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Filibuster: Obstruction and Lawmaking in the U.S. Senate / Edition 1
     

Filibuster: Obstruction and Lawmaking in the U.S. Senate / Edition 1

by Gregory J. Wawro, Eric Schickler
 

ISBN-10: 0691134065

ISBN-13: 9780691134062

Pub. Date: 08/20/2007

Publisher: Princeton University Press

Parliamentary obstruction, popularly known as the "filibuster," has been a defining feature of the U.S. Senate throughout its history. In this book, Gregory J. Wawro and Eric Schickler explain how the Senate managed to satisfy its lawmaking role during the nineteenth and early twentieth century, when it lacked seemingly essential formal rules for governing

Overview

Parliamentary obstruction, popularly known as the "filibuster," has been a defining feature of the U.S. Senate throughout its history. In this book, Gregory J. Wawro and Eric Schickler explain how the Senate managed to satisfy its lawmaking role during the nineteenth and early twentieth century, when it lacked seemingly essential formal rules for governing debate.

What prevented the Senate from self-destructing during this time? The authors argue that in a system where filibusters played out as wars of attrition, the threat of rule changes prevented the institution from devolving into parliamentary chaos. They show that institutional patterns of behavior induced by inherited rules did not render Senate rules immune from fundamental changes.

The authors' theoretical arguments are supported through a combination of extensive quantitative and case-study analysis, which spans a broad swath of history. They consider how changes in the larger institutional and political context—such as the expansion of the country and the move to direct election of senators—led to changes in the Senate regarding debate rules. They further investigate the impact these changes had on the functioning of the Senate. The book concludes with a discussion relating battles over obstruction in the Senate's past to recent conflicts over judicial nominations.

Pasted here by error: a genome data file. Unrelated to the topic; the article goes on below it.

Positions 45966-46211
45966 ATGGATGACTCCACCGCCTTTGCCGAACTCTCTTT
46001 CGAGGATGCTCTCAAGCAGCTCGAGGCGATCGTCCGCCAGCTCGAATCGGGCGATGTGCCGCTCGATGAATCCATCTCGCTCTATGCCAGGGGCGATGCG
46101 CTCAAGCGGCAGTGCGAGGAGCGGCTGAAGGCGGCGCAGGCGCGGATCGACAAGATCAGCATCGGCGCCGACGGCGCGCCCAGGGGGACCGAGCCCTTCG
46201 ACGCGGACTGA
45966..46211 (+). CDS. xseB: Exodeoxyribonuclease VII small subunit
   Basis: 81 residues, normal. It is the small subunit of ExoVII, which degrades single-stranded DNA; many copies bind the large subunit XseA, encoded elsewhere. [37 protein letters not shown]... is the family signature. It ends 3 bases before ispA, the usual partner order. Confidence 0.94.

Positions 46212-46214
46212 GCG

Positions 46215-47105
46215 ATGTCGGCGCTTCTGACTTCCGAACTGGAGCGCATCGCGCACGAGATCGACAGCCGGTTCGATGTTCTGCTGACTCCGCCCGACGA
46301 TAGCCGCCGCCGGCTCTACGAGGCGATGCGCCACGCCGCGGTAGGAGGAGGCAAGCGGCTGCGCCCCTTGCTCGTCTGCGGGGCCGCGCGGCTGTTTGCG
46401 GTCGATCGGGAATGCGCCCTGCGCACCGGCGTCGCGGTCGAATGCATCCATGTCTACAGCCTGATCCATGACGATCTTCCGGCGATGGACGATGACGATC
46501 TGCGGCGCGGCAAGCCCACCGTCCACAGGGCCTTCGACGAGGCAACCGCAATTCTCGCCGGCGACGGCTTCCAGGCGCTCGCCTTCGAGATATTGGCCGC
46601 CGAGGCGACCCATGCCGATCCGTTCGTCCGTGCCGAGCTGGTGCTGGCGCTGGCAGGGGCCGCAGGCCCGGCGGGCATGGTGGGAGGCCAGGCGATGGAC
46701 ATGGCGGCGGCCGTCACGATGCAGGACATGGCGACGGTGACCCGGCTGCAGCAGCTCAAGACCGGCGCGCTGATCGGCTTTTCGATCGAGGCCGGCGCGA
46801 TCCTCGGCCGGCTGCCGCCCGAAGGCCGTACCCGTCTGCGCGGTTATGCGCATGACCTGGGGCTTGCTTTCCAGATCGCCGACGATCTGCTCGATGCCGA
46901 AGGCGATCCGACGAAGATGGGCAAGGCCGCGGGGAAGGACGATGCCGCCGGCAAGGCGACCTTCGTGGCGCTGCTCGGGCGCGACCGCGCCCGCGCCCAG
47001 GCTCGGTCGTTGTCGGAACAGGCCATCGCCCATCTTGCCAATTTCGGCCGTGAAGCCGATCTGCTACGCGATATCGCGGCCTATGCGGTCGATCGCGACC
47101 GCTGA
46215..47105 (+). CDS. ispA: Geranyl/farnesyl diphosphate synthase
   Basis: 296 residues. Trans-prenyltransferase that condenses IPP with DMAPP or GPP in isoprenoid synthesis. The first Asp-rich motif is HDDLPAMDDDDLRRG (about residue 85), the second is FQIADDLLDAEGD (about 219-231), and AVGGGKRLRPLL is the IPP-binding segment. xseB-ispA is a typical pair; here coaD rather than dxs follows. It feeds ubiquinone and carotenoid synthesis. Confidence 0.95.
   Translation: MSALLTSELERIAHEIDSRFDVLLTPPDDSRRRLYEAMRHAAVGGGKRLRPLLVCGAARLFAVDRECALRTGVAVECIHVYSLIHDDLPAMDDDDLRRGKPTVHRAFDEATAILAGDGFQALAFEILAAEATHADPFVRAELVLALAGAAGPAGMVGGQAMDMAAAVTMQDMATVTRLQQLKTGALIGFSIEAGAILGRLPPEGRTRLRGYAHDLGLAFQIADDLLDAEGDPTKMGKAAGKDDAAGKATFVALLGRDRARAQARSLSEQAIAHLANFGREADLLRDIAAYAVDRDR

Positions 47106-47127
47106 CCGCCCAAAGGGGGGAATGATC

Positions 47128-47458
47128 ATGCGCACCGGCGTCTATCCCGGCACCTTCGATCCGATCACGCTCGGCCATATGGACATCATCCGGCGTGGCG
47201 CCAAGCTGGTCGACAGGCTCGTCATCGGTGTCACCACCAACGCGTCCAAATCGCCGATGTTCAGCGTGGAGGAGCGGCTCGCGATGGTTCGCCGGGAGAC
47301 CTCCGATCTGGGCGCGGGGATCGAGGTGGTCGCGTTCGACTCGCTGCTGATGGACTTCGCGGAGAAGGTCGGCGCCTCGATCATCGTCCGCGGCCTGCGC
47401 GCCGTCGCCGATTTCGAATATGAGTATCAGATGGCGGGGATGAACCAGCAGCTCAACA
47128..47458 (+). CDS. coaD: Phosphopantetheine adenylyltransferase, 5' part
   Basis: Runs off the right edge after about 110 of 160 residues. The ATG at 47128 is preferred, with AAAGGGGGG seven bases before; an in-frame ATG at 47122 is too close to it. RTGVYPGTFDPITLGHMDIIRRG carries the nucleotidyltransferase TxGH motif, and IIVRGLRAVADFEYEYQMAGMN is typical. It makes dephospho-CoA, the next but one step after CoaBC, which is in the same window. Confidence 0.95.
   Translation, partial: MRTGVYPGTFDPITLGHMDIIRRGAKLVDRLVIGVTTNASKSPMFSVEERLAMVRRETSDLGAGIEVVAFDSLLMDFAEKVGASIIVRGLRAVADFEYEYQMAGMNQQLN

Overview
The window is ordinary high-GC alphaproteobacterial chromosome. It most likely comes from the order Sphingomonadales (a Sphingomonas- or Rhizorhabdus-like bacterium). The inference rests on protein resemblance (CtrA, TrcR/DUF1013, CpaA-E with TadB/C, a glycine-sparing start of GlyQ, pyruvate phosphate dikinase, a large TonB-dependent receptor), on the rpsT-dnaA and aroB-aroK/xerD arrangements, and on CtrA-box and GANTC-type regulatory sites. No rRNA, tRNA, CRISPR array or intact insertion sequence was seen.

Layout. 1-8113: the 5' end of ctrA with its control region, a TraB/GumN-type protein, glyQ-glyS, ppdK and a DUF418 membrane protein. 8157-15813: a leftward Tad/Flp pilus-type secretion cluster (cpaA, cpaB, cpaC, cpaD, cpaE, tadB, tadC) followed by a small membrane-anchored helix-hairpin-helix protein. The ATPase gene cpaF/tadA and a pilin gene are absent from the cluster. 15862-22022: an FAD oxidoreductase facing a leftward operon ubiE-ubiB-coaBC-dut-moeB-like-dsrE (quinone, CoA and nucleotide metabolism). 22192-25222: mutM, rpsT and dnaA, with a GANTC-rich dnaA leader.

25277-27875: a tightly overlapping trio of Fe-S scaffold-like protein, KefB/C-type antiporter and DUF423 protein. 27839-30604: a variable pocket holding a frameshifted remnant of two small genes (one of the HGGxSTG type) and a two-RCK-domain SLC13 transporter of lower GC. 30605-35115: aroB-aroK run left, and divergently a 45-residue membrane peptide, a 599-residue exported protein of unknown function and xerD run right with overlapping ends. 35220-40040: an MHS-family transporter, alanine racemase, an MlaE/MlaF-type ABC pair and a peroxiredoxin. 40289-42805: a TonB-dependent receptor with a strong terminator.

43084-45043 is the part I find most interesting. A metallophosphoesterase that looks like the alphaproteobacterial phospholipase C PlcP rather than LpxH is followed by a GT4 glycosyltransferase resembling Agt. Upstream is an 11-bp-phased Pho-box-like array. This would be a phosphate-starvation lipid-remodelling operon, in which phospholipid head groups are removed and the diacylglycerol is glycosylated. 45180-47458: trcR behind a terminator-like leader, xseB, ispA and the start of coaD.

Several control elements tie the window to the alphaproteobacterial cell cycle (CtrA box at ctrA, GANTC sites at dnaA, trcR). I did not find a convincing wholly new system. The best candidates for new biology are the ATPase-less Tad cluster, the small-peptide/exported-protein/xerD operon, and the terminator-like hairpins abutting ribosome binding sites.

Product Details

ISBN-13:
9780691134062
Publisher:
Princeton University Press
Publication date:
08/20/2007
Series:
Princeton Studies in American Politics: Historical, International, and Comparative Perspectives Series
Edition description:
New Edition
Pages:
328
Sales rank:
1,116,665
Product dimensions:
6.10(w) x 9.30(h) x 0.60(d)

Table of Contents


List of Tables     vii
List of Figures     ix
Preface     xi
Introduction     1
The Centrality of Obstruction to Senate Lawmaking     6
Obstruction Fundamentals     13
Layout of the Book     17
Obstruction in Theoretical Context     25
Introduction     25
Costs and Obstruction     30
Endogenous Rules     32
Filibusters as Wars of Attrition     34
Relational Legislating and Senate Obstruction     38
Predictions about Lawmaking     54
Discussion     57
The Mutability of Senate Rules     61
Rulings from the Chair and Procedural Innovation in the House     62
Rulings from the Chair and Procedural Innovation in the Senate     65
The Bank Bill of 1841     72
The Federal Elections Bill of 1891 Revisited     76
Discussion     87
Where's the Pivot?     89
Introduction     89
Competing Theories about Coalition Sizes     90
Coalition Sizes on the Passage of Significant Legislation     96
Coalition Sizes and Presidential Regime Shifts     99
Coalition Sizes on Appropriations Bills     104
Coalition Sizes and Silent Majorities     106
Conclusion     107
Dilatory Motions and the Success of Obstruction     109
Introduction     109
Uncovering Obstruction     111
Modeling the Success or Failure of Obstruction     118
Discussion     125
Obstruction and the Tariff     127
Introduction     127
Antebellum Tariff Making     131
The Tariff from 1865 to 1889     140
The Tariff from 1890 to 1930     144
Conclusion     155
Slavery and Obstruction in the Antebellum Senate     159
Introduction     159
Predictions for Empirical Testing     160
Empirical Analysis of the Use of Dilatory Tactics     164
Support for Obstructive Efforts     171
Conclusion     175
Obstruction and Institutional Change     181
Introduction     181
Changes in the Political and Institutional Environment     182
Direct Election     195
Conclusion     208
Cloture Reform Reconsidered     211
Introduction     211
A Simple Model of Cloture     214
Alternative Explanations for Increases in Coalition Sizes     223
Conclusion     233
The Impact of Cloture on the Appropriations Process     237
Introduction     237
Institutional Change Relevant to the Appropriations Process     240
Cloture and Appropriations Deadlines     249
Conclusion     256
Conclusion     259
The Battle for Majority Cloture in Today's Senate     264
Confrontation, Compromise, and the Gang of Fourteen     269
Desirability of Reform     276
Prospects for Change     281
Bibliography     285
Index     303

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